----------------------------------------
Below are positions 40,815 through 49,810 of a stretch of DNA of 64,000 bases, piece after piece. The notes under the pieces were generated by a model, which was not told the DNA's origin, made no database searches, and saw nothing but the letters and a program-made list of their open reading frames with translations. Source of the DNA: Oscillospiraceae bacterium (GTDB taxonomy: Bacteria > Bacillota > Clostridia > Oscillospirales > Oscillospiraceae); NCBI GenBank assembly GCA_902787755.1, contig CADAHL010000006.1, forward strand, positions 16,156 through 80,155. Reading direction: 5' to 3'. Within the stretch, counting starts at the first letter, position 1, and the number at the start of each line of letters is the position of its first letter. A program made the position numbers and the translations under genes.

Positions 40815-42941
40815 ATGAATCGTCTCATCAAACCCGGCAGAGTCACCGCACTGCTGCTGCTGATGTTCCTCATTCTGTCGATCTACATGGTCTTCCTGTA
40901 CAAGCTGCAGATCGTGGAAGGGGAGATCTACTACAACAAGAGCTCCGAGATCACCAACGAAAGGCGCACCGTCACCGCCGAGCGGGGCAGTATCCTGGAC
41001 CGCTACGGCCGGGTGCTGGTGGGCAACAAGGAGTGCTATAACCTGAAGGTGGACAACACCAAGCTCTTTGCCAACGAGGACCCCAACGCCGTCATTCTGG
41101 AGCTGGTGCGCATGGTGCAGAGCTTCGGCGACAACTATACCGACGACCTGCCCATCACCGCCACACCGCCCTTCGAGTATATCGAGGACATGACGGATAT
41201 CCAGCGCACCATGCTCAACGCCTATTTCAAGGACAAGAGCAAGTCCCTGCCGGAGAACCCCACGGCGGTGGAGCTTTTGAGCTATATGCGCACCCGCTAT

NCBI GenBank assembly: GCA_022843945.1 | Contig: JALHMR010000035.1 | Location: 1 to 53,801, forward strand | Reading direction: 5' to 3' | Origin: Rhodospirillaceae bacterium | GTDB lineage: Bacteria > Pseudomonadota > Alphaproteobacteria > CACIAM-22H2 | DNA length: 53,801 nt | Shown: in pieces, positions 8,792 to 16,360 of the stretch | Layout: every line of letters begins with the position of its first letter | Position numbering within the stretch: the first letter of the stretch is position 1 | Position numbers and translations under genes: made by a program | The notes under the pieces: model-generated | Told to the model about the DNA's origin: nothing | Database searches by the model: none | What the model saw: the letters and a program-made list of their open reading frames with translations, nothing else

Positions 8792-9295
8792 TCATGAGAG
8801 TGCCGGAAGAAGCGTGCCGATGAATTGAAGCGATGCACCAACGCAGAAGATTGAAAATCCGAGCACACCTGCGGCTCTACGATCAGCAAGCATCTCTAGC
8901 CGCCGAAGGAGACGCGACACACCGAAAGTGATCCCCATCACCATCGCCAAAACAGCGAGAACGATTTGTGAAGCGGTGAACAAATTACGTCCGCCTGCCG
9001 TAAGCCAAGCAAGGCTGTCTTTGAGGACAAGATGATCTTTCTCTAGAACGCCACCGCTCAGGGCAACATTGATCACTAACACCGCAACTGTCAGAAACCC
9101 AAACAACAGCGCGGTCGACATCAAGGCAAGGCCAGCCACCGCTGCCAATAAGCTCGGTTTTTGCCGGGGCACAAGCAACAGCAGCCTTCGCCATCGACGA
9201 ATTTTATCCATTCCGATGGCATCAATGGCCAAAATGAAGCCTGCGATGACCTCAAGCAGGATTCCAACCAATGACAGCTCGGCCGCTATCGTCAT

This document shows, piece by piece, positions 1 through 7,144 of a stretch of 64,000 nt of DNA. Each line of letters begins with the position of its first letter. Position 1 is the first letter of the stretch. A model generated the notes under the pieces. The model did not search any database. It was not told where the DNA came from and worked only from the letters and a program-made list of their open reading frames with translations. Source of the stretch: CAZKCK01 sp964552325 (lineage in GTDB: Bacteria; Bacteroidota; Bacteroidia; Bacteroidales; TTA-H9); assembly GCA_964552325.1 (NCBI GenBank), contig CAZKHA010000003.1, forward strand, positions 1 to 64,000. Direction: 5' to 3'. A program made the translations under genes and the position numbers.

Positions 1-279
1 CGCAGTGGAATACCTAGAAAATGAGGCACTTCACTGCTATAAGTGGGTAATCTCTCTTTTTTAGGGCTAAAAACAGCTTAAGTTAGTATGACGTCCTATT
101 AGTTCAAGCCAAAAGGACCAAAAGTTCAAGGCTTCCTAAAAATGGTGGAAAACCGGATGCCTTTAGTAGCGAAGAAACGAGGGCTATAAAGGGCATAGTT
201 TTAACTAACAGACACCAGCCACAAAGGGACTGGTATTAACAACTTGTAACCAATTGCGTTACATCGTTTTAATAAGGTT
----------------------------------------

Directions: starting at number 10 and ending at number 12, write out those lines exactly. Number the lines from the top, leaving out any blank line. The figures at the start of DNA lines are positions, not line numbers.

8792 TCATGAGAG
8801 TGCCGGAAGAAGCGTGCCGATGAATTGAAGCGATGCACCAACGCAGAAGATTGAAAATCCGAGCACACCTGCGGCTCTACGATCAGCAAGCATCTCTAGC
8901 CGCCGAAGGAGACGCGACACACCGAAAGTGATCCCCATCACCATCGCCAAAACAGCGAGAACGATTTGTGAAGCGGTGAACAAATTACGTCCGCCTGCCG